“No greater level of certainty is needed to see the writing on the wall for this snow-dependent species standing squarely in the path of global climate change. It has taken us twenty years to get to this point,” Christensen wrote in 2016.
The Fish and Wildlife Service stalled until conservation groups sued in 2020 to force the agency to follow Christensen’s order.
Finally, in October 2020, the last year of the Trump administration, the Fish and Wildlife Service reasserted its decision not to list, saying the concerns that justified the 2013 decision to list “are not as significant as believed at the time of the proposed rule.” The agency said wolverines in the lower 48 weren’t separate from those in Canada, even though four biologists who reviewed the assessment criticized the decision.
Once again, two-dozen environmental groups sued in December 2020, saying the agency didn’t use the best available science and didn’t properly evaluate the threat or whether wolverines in the lower 48 were a distinct population.
Bishop had filed a Freedom of Information Act request in 2020 and learned that, during the Trump administration, groups opposed to the wolverine listing – including the states of Montana and Wyoming, regional snowmobile clubs, the National Petroleum Institute and the Montana Petroleum Association – pushed the U.S. Fish and Wildlife Service to rule that the lower U.S. population isn’t distinct and therefore, it couldn’t be listed.
Only the state of Idaho joined the lawsuit on behalf of the Fish and Wildlife Service in 2021, saying the agency’s 2020 decision against listing should remain in place because Idaho doesn’t want to be bound by the “stale science” of the 2013 decision.
Although the Fish and Wildlife Service agreed to look again at the science, federal attorneys refused to say that the 2020 decision included any errors. That contributed to Molloy’s decision to vacate the 2020 decision.
“While the Service is correct that it has discretion over the weight afforded to scientific studies and the determination of the best available science, it is troubling that the scientific studies that the agency now contends warrant further review existed at the time the Service made its 2020 decision but were not considered,” Molloy wrote.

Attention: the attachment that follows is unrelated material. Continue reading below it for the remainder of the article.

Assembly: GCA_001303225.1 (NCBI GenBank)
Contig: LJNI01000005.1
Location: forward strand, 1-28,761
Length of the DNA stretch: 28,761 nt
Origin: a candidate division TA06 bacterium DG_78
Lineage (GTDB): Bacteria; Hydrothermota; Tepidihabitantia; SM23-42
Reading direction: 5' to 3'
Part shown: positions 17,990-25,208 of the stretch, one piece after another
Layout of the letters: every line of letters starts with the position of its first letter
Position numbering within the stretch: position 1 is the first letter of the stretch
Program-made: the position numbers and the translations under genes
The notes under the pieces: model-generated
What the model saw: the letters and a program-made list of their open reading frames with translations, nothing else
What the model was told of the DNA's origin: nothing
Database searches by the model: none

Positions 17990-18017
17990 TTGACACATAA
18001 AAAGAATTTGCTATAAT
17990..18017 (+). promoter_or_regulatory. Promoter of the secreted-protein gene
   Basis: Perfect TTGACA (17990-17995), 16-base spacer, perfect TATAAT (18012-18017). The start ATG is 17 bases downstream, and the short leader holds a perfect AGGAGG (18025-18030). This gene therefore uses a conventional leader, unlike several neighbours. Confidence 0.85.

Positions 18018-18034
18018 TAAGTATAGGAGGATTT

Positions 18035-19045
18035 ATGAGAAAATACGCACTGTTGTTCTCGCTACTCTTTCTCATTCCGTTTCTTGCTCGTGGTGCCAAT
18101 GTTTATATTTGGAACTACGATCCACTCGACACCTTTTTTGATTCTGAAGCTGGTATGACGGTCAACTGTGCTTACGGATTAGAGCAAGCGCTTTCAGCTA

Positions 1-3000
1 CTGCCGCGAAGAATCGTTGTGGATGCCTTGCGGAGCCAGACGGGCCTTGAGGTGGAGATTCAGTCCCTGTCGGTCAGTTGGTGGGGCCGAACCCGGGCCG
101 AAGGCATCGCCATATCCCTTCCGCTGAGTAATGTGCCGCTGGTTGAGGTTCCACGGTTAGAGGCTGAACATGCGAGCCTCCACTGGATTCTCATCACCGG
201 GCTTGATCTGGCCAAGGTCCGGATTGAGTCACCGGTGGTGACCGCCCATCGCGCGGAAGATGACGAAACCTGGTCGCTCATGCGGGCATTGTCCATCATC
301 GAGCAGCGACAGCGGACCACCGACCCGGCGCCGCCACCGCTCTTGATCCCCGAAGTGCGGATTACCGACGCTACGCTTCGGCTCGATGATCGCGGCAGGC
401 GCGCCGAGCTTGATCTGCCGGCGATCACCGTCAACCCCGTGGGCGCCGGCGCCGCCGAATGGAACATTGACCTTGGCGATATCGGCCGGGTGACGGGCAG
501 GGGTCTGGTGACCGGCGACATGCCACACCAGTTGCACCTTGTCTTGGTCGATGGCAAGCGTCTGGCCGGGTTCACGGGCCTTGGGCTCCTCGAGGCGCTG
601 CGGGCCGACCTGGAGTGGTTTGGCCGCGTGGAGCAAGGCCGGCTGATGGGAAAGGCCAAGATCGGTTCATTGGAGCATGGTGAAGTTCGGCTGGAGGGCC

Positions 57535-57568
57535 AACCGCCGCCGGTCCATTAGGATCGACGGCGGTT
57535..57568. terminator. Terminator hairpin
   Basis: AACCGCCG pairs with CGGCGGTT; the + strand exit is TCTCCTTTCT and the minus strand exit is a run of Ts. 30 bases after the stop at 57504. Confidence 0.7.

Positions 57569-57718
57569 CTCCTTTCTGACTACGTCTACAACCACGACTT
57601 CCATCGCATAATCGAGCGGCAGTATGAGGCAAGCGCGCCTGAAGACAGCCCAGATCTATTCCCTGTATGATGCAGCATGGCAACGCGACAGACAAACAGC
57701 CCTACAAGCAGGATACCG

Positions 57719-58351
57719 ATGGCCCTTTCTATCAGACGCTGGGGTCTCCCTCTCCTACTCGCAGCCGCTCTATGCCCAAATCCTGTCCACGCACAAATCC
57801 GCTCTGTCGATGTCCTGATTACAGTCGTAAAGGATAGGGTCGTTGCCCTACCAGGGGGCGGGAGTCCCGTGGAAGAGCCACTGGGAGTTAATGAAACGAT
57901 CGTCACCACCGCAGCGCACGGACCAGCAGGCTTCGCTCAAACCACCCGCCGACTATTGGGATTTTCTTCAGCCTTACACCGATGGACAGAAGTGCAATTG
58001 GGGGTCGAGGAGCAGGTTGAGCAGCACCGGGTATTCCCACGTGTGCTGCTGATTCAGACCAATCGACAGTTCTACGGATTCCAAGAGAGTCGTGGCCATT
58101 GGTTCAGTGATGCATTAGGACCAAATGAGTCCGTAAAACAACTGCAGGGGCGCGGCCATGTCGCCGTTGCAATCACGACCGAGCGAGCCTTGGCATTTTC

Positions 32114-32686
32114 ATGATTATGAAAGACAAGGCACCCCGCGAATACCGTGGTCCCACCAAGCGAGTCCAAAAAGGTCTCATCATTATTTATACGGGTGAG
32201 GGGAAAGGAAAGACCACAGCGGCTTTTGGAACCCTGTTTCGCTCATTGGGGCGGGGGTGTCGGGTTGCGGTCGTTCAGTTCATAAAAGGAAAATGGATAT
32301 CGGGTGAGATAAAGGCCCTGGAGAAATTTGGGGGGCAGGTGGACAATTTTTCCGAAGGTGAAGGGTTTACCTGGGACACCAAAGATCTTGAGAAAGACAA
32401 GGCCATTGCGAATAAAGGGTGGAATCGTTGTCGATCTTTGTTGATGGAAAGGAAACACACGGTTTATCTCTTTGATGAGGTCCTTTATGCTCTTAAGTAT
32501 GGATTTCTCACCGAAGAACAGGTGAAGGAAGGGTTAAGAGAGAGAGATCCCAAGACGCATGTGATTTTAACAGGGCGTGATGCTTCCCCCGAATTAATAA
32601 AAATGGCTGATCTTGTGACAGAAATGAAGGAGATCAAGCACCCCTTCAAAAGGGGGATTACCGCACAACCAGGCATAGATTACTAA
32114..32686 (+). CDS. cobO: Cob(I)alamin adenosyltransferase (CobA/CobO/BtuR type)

Amanda Galvan, associate attorney with Earthjustice’s Northern Rockies office said the science shows wolverines in the lower 48 deserve protection.
“FWS previously ignored key studies that illustrate the threats the wolverine continues to face due to global warming. By reviewing a more complete picture of the species’ circumstances, we are hopeful that the agency will identify the need for increased protections,” Galvan said.
Sarah McMillan, senior advisor in WildEarth Guardians’ Missoula office, said she was disappointed that the Fish and Wildlife Service under the Biden administration was defending a decision made under the previous president.
“Wolverines are trapped on the merry-go-round of extinction and the U.S. Fish and Wildlife Service needs to put them on the path toward recovery by protecting them under the Endangered Species Act,” McMillan said.
The plaintiffs include WildEarth Guardians, Friends Of The Bitterroot, Friends Of The Wild Swan, Swan View Coalition, Oregon Wild, Cascadia Wildlands, Alliance For The Wild Rockies, Cottonwood Environmental Law Center, George Wuerthner, Footloose Montana, Native Ecosystems Council, Wildlands Network, Helena Hunters and Anglers Association, Center for Biological Diversity, Conservation Northwest, Defenders of Wildlife, Friends of the Clearwater, Idaho Conservation League, Jackson Hole Conservation Alliance, Klamath-Siskiyou Wildlands Center, Greater Yellowstone Coalition, Sierra Club, and Rocky Mountain Wild.
Contact reporter Laura Lundquist at firstname.lastname@example.org.